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This week, longtime conservative activist Phyllis Schlafly issued a call for the Republican Party to abandon immigration reform and Hispanic outreach in favor of a strategy focused on white voters. Talking Points Memo reports: “Phyllis Schlafly of the ‘pro-family’ group Eagle Forum called the GOP’s need to reach out to Hispanic voters a ‘great myth’ during a conservative radio program Wednesday. ‘The Hispanics who have come in like this will vote Democrat and there’s not the slightest bit of evidence that they will vote Republican,’ Schlafly said on Focus Today. ‘And the people the Republicans should reach out to are the white votes, the white voters who didn’t vote in the last election and there are millions of them.’”
That view was echoed by Steven Camarota from the Center for Immigration Studies (CIS), the organization that sold Mitt Romney on the idea of self-deportation. He said, “As Republicans think about how they can expand their voter base, the new data suggest that one of their biggest problems in the last presidential election was that so many less-educated whites sat home. These voters, who have been hard hit by the recession, have traditionally supported Republicans. It seems likely that by supporting the Schumer-Rubio amnesty, GOP legislators would further alienate these voters.”
A couple weeks ago, Pat Buchanan, the perennial right-wing gadfly who helped craft former President Nixon’s “Southern Strategy,” issued a similar call to abandon immigration reform and to double down on a white voters only approach. He said, “…white folks are losing interest in politics and voting. Yet, whites still constitute three-fourths of the electorate and nine in 10 Republican votes. Query: Is the way to increase the enthusiasm and turnout among this three-fourths of the electorate for the GOP to embrace amnesty and a path to citizenship for 12 million illegal foreign aliens? Or is it to demand the sealing of America’s borders against any and all intruders?”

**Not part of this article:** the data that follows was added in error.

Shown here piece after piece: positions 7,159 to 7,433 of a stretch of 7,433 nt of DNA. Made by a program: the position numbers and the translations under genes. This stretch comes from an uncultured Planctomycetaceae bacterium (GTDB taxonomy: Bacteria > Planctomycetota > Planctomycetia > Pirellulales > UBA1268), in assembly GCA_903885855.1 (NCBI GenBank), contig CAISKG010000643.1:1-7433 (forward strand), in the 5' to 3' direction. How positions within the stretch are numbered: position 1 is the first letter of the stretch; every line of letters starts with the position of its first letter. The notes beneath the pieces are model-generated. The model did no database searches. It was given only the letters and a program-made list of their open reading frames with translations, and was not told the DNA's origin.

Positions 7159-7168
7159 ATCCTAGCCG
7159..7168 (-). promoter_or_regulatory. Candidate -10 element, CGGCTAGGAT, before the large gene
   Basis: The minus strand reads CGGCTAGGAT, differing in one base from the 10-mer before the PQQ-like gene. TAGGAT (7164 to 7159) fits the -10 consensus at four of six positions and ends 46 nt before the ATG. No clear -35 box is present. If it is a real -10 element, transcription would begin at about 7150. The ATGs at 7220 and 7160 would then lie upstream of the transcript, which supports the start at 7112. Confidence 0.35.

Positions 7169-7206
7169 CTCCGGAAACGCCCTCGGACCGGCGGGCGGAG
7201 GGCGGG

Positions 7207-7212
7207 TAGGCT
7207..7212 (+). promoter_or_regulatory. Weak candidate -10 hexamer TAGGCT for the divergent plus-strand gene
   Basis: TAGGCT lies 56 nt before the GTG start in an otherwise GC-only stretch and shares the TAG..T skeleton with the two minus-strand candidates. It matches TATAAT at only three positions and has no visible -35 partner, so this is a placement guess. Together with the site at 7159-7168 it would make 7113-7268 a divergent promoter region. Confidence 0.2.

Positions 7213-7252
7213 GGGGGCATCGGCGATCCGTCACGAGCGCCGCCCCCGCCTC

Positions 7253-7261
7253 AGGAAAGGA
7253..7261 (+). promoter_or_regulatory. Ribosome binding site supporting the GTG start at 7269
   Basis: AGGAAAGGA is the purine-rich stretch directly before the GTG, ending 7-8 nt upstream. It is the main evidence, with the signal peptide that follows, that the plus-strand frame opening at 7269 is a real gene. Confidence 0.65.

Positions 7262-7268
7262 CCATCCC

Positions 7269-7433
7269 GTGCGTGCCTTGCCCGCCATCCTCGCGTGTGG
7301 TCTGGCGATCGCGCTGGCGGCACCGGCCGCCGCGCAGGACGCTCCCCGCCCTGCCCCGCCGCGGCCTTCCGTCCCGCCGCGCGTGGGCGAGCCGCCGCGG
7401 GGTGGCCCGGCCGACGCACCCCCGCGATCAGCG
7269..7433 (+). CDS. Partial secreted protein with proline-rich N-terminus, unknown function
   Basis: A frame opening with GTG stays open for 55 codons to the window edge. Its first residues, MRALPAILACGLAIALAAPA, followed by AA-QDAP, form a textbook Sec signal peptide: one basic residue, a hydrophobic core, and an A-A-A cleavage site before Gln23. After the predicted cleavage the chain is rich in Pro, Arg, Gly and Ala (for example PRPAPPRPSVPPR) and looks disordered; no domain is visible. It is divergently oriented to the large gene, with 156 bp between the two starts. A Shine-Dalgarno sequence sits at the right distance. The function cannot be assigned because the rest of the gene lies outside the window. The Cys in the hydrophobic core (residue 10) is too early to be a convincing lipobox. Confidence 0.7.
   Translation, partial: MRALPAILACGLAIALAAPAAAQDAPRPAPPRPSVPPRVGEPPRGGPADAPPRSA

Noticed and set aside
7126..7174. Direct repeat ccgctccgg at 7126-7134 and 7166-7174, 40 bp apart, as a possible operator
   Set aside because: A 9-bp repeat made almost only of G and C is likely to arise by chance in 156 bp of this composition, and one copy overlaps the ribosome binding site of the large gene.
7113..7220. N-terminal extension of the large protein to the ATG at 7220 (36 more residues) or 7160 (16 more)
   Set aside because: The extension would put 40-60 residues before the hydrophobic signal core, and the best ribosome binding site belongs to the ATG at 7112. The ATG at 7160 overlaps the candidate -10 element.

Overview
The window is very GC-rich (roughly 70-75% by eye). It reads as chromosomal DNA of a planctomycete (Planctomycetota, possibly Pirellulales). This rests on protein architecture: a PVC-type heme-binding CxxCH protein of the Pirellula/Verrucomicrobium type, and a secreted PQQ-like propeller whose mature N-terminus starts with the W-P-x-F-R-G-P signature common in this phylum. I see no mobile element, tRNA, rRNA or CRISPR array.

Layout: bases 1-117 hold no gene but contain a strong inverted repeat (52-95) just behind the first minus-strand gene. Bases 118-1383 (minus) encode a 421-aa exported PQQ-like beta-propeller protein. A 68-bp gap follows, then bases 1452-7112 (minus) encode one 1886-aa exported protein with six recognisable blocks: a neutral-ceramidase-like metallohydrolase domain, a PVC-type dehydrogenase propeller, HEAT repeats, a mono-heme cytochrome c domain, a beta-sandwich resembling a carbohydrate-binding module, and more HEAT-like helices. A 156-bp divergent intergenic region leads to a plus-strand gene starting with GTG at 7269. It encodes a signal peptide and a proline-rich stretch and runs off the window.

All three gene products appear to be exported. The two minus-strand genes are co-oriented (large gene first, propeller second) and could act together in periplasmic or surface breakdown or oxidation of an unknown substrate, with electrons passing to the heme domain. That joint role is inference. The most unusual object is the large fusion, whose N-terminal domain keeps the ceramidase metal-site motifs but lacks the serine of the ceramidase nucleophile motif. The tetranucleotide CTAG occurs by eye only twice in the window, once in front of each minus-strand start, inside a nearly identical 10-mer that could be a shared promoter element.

The following is a response from Frank Sharry, Executive Director of America’s Voice:
It sure looks like the anti-immigrant crowd has decided to put away the dog whistle and pull out the bullhorn. The rhetoric from Schlafly, Camarota and Buchanan is not only ugly and divisive, it amounts top political malpractice. In 2008 and 2012, we saw the emergence of a powerful new coalition of diverse voters. And each time that coalition soundly defeated a Republican strategy that focused on mobilizing white voters.
The Republicans are facing an existential choice. They can listen to the anti-immigrant voices of Schlafly and Buchanan on their way over the demographic cliff, or they can side with those in the GOP who want to modernize the party and make it appealing to Latinos, Asians, young people and others who may be sympathetic to Republican ideas but not to its nativism.
The debate over immigration reform is about more than legislation. It is a debate about whether the GOP will continue to yearn for an America of yesteryear, when wedge issues worked like magic, or engage the America of today, where culturally-charged appeals backfire.